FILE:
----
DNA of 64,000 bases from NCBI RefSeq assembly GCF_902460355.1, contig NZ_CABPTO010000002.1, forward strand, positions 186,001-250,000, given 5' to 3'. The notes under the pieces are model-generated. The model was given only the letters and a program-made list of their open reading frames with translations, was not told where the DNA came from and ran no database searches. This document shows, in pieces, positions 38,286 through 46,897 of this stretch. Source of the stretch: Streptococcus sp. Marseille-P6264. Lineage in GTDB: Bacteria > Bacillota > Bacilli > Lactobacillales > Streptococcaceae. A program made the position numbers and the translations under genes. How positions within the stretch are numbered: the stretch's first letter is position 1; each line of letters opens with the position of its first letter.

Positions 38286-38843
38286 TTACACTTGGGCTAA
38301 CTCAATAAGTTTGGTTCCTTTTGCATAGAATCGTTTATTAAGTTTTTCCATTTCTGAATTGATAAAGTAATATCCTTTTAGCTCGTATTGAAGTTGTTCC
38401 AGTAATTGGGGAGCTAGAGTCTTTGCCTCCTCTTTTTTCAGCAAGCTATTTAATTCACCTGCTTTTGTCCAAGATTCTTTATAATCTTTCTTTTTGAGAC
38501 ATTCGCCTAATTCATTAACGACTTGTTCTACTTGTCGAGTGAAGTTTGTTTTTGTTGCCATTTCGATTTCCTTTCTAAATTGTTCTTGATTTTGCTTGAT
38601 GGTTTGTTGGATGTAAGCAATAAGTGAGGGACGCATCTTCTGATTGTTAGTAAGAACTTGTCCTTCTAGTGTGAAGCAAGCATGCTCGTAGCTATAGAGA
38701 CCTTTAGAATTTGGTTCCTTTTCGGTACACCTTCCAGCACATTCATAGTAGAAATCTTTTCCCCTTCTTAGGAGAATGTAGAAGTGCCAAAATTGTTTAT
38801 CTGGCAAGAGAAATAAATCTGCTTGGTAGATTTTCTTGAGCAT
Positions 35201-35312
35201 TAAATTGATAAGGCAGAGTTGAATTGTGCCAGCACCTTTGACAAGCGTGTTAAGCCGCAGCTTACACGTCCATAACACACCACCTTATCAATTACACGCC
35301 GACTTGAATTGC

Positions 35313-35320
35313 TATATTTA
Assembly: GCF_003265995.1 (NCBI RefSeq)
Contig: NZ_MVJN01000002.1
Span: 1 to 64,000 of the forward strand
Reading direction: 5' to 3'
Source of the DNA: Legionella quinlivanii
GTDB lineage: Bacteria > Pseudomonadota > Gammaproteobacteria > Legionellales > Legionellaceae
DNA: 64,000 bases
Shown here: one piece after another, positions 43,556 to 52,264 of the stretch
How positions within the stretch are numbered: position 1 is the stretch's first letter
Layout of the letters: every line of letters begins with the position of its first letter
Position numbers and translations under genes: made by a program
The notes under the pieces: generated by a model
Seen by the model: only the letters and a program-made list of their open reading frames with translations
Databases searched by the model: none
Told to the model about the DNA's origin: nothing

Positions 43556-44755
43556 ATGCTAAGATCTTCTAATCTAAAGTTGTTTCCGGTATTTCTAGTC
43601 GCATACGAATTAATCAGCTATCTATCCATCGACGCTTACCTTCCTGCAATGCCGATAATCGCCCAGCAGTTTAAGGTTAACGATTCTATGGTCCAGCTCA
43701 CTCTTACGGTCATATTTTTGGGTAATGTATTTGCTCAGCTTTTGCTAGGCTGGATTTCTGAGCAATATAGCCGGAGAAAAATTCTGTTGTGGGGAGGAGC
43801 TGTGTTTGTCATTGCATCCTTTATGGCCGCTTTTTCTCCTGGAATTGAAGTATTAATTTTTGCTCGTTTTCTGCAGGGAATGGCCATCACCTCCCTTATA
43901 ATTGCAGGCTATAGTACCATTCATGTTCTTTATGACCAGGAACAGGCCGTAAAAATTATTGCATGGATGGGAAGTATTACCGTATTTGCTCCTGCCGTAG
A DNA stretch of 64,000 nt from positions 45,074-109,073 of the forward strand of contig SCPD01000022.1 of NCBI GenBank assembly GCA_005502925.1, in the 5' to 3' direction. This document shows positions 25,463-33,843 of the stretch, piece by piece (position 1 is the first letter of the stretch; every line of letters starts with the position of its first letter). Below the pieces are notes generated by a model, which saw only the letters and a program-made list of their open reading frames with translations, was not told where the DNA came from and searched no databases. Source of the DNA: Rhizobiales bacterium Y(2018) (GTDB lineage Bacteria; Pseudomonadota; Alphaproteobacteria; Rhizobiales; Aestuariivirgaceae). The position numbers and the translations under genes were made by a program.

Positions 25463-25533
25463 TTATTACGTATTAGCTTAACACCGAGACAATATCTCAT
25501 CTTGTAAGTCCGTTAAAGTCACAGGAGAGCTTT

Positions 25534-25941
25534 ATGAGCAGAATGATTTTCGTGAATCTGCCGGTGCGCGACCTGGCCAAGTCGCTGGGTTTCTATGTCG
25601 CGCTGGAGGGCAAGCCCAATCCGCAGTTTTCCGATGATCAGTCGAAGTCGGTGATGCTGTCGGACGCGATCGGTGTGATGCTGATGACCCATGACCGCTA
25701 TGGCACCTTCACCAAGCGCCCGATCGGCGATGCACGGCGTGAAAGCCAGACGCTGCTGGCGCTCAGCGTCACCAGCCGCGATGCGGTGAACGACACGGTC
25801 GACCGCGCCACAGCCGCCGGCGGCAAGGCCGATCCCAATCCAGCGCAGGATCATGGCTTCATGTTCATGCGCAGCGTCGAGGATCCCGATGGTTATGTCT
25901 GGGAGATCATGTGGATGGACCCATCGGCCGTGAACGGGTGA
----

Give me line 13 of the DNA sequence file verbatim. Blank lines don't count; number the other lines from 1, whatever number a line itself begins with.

Positions 35313-35320